Offered: January 12 – February 9, 2015, with asynchronous weekly lectures, tutorials, assignments, and group discussion. There will be one 80 minute lecture to view each week, along with two tutorials and one assignment that will take 1-3 hours to complete, depending on the student. Moodle login info will be sent to registrants the week prior to the start date.
WebCourse Costs: LITA Member: $135 ALA Member: $195 Non-member: $260
Register Online, page arranged by session date (login required)
Getting Started with GIS is a three week course modeled on Eva Dodsworth’s LITA Guide of the same name. The course provides an introduction to Geographic Information Systems (GIS) in libraries. Through hands on exercises, discussions and recorded lectures, students will acquire skills in using GIS software programs, social mapping tools, map making, digitizing, and researching for geospatial data. This three week course provides introductory GIS skills that will prove beneficial in any library or information resource position.
No previous mapping or GIS experience is necessary. Some of the mapping applications covered include:
- Introduction to Cartography and Map Making
- Online Maps
- Google Earth
- KML and GIS files
- ArcGIS Online and Story Mapping
- Brief introduction to desktop GIS software
Participants will gain the following GIS skills:
- Knowledge of popular online mapping resources
- ability to create an online map
- an introduction to GIS, GIS software and GIS data
- an awareness of how other libraries are incorporating GIS technology into their library services and projects
Instructor: Eva Dodsworth is the Geospatial Data Services Librarian at the University of Waterloo Library where she is responsible for the provision of leadership and expertise in developing, delivering, and assessing geospatial data services and programs offered to members of the University of Waterloo community. Eva is also an online part-time GIS instructor at a number of Library School programs in North America.
Register Online, page arranged by session date (login required)
Don’t forget the final session in the series is coming up January 6, 2015. You can attend this final single session or register for the series and get the recordings of the previous two sessions on Web Mapping and OpenStreetMaps. Join LITA instructor Cecily Walker for:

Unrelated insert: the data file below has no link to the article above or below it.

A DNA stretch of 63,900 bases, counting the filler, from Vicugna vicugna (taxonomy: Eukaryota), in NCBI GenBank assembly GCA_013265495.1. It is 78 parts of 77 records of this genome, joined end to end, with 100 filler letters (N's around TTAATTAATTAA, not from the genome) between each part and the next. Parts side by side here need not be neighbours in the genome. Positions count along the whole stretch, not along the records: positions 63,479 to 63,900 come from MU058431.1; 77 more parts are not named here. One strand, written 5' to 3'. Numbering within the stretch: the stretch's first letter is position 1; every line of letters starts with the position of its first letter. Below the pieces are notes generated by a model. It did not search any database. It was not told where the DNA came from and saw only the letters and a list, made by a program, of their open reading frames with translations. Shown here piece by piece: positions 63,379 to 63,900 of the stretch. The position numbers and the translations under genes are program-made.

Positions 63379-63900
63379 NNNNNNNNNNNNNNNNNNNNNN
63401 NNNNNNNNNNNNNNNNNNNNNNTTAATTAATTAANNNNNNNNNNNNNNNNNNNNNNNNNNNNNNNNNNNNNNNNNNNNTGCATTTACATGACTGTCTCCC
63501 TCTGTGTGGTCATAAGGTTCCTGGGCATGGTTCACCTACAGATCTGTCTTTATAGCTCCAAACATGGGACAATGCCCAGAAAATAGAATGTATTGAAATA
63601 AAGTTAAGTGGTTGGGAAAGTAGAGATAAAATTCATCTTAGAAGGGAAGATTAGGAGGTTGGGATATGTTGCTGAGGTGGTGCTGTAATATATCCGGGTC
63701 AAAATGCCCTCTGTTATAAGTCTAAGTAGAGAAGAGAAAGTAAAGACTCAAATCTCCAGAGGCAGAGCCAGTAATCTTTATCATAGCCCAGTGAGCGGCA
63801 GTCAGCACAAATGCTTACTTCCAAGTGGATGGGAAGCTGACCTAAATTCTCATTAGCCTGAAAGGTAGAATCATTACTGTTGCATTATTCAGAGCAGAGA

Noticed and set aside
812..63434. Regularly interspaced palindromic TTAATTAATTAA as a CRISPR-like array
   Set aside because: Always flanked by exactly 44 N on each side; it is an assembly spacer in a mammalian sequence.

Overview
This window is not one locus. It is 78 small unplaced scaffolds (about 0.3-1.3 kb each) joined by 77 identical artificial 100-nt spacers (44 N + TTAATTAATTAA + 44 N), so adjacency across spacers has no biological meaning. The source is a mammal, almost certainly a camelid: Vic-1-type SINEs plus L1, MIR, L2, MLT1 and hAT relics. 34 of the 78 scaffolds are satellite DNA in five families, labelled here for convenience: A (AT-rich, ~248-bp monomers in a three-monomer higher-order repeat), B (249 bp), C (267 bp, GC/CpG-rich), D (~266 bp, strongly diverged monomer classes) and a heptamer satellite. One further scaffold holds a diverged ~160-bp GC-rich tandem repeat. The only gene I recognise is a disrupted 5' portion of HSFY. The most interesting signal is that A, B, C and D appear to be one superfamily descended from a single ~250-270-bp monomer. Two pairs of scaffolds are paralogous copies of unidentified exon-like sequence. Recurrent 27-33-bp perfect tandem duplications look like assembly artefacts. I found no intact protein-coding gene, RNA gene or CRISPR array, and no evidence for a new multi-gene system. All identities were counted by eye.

Coding maps with Leaflet.js
Tuesday January 6, 2015, 1:00 pm – 2:00 pm Central Time
Instructor: Cecily Walker
Register Online, page arranged by session date (login required)
Webinar Costs: LITA Member $39 for the single session and $99 for the series.
Questions or Comments?
For all other questions or comments related to the course, contact LITA at (312) 280-4268 or Mark Beatty, firstname.lastname@example.org.
The DMCA (which added chaff to the Copyright Act of 1976) includes a new Chapter 12 regarding “technological protection measures” which is another name for digital rights management (DRM). The law says that it is a violation to circumvent (=hack) DRM that has been used by the rights holder to protect access to digital content. One cannot break a passcode that protects access to an online newspaper without being a subscriber, for example.
Here’s the problem: Sometimes DRM gets in the way of actions that are not infringements of copyright. Let’s say you have lawful access to an e-book (you bought the book, fair and square), but you are a person with a print disability, and you need to circumvent to enable text-to-speech (TTS) functionality which has been disabled by DRM. This is a violation of the circumvention provision. One would think that this kind of circumvention is reasonable, because it simply entails making a book accessible to the person that purchased it. Reading isn’t illegal (in the United States).
Because Congress thought lawful uses of protected content may be blocked by technology, it included in the DMCA a process to determine when circumvention should be allowed- the 1201 rulemaking. Every three years, the Copyright Office accepts comments from people who want to circumvent technology for lawful purposes. These people must submit a legal analysis of why an exemption should be allowed, and provide evidence that a technological impediment exists. The Copyright Office reviews the requests, considers if any requests bear scrutiny, holds public hearings, reads reply comments, writes a report, and makes a recommendation to the Librarian of Congress who then determines if any of the proposals are warranted. (The whole rigmarole takes 5-6 months). An exemption allows people with print disabilities to circumvent DRM to enable TTS for 3 years. After that length of time, the exemption expires, and the entire process starts over again. It is time consuming and costly, requires the collection of evidence, and legal counsel. The several days of public hearings are surreal. Attendees shake their heads in disbelief. Everyone moans and groans, including the Copyright Office staff. I am not exaggerating.